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Billington is a Parish in Bedfordshire approximately 2 miles from Leighton Buzzard. It comprises Gt Billington, divided by the A4146 and Little Billington, a hamlet to the west of the parish. Billington is mentioned in the Domesday book in 1086 and was recorded in 1196 as Billendon (the "don", now corrupted to "ton" refers to the Hill or Down) and over the years has experienced many variations of this name.

On the top of Billington Hill, on the west side of the A4146, is the attractive parish church of St Michael and All Angels, whose origins date back to th 13th century. An Iron Fort once occupied the site. The current Church was originally a small medieval chapel built of sandstone and limestone from nearby Totternhoe.

At the time, parishioners in the hamlets were expected to attend their Parish Church, which was All Saints in Leighton Buzzard. During the Winter, or in bad weather, this journey proved very difficult and the hamlets petitioned the Bishop of Lincoln (Billington was then in the huge Diocese of Lincoln) for permission to build themselves "Chapels of Ease" where Mass could be said, and in the case of Billington, Baptisms could take place when unable to reach All Saints. All marriages and burials had to take place at All Saints and there was no burial ground in Billington until 1806. It remained a Chapel of Ease until the late 1860's when the chapel was enlarged into a church and a rectory built next to it. This was when Billington was first recorded as a parish in its own right - 1869.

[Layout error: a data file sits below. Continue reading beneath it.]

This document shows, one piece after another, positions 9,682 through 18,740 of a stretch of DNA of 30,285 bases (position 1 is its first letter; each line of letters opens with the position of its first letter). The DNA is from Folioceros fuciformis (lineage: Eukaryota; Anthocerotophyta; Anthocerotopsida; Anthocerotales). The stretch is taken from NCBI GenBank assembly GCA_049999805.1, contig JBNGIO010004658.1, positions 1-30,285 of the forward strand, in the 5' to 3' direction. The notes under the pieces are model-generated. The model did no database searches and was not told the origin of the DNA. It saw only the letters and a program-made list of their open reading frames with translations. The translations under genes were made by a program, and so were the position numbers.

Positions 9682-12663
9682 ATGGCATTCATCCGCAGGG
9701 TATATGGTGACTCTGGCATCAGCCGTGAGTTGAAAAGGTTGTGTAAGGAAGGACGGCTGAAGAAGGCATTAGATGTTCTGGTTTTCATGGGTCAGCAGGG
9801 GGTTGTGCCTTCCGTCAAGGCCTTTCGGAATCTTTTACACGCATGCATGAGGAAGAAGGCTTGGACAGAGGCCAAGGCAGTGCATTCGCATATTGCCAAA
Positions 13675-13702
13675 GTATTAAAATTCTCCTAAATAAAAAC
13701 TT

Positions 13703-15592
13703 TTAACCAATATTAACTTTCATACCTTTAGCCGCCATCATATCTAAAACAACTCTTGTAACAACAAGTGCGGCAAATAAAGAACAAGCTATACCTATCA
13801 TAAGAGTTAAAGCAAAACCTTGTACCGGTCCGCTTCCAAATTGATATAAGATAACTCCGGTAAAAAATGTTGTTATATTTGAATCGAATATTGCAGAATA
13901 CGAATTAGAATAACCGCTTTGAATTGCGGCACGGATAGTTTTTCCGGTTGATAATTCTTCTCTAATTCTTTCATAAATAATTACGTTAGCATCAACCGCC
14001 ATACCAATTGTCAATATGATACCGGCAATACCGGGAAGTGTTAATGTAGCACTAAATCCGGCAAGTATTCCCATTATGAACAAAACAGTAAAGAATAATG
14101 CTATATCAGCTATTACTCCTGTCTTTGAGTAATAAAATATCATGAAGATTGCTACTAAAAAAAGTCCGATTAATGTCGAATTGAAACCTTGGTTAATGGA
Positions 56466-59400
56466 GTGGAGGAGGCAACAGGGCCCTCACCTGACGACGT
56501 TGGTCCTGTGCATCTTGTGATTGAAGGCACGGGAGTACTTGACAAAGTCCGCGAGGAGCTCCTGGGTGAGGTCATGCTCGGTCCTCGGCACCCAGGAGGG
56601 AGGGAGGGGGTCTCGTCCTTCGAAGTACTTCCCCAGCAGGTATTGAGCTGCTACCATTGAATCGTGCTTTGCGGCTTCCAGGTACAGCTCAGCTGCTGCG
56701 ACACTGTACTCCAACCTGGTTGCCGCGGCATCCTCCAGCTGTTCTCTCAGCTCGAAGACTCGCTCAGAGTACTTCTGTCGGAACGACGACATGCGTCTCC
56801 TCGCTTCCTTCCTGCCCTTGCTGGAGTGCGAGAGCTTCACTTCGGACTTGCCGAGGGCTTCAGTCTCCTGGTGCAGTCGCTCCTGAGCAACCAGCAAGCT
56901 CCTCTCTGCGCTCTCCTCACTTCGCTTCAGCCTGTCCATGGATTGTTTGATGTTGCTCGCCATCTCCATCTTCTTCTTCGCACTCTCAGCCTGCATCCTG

The bell turret of the church came to the church second hand in 1868, from St Barnabas in Linslade which was being enlarged. Inside this simple but pretty church, there was a small stained glass window in the west wall commemorating Edward Bradshaw, the first rector. The only medieval survivals are the blank west window and a piscina (small basin) inside which was used for washing the communion plate near the alter on the south side.

There are splendid views from its commanding position towards Leighton Buzzard and surrounding countryside, and in the distance, on the far side of the A505 bypass, new housing is being built on what were once green fields. 

Points of interest along the A4146 include The Old School House built in the mid 19th centry which closed its doors in the 50's; The Cock Inn,  a picturesque thatched public house over 400 years old (now renamed), which finally closed it doors in the 1920s; Billington Manor built by Arthur Macnamara, which boasted a point to point course where Edward 8th - then Prince of Wales, broke his collar bone whilst horse riding and 16th century Walkers Farm - all now family homes.  

 The area comprised farm land and coprolite fields. Many plum orchards existed then and to a smaller extent today. At that time they provided dye for the hat industry and jam or chutney for the population. 

At one time the village boasted two public houses, a post office and bakery - all now closed and converted to houses.

In spite of the lack of its own shop, school, puplic house or other amenities, the village has a thriving community life. In addition to the Church, a key community centre is the Village Hall - built in 1968, with its adjacent green, tennis courts and childrens play area. Allotments were recently added and a wild flower meadow planted. 

 

An interesting website for more detailed information about Billington is one hosted by Central BedfordshireCouncil: http://www.bedfordshire.gov.uk/CommunityAndLiving/ArchivesAndRecordOffice/CommunityArchives/Billington/BillingtonManor.aspx    (Sources, Wikipedia, Village Archives).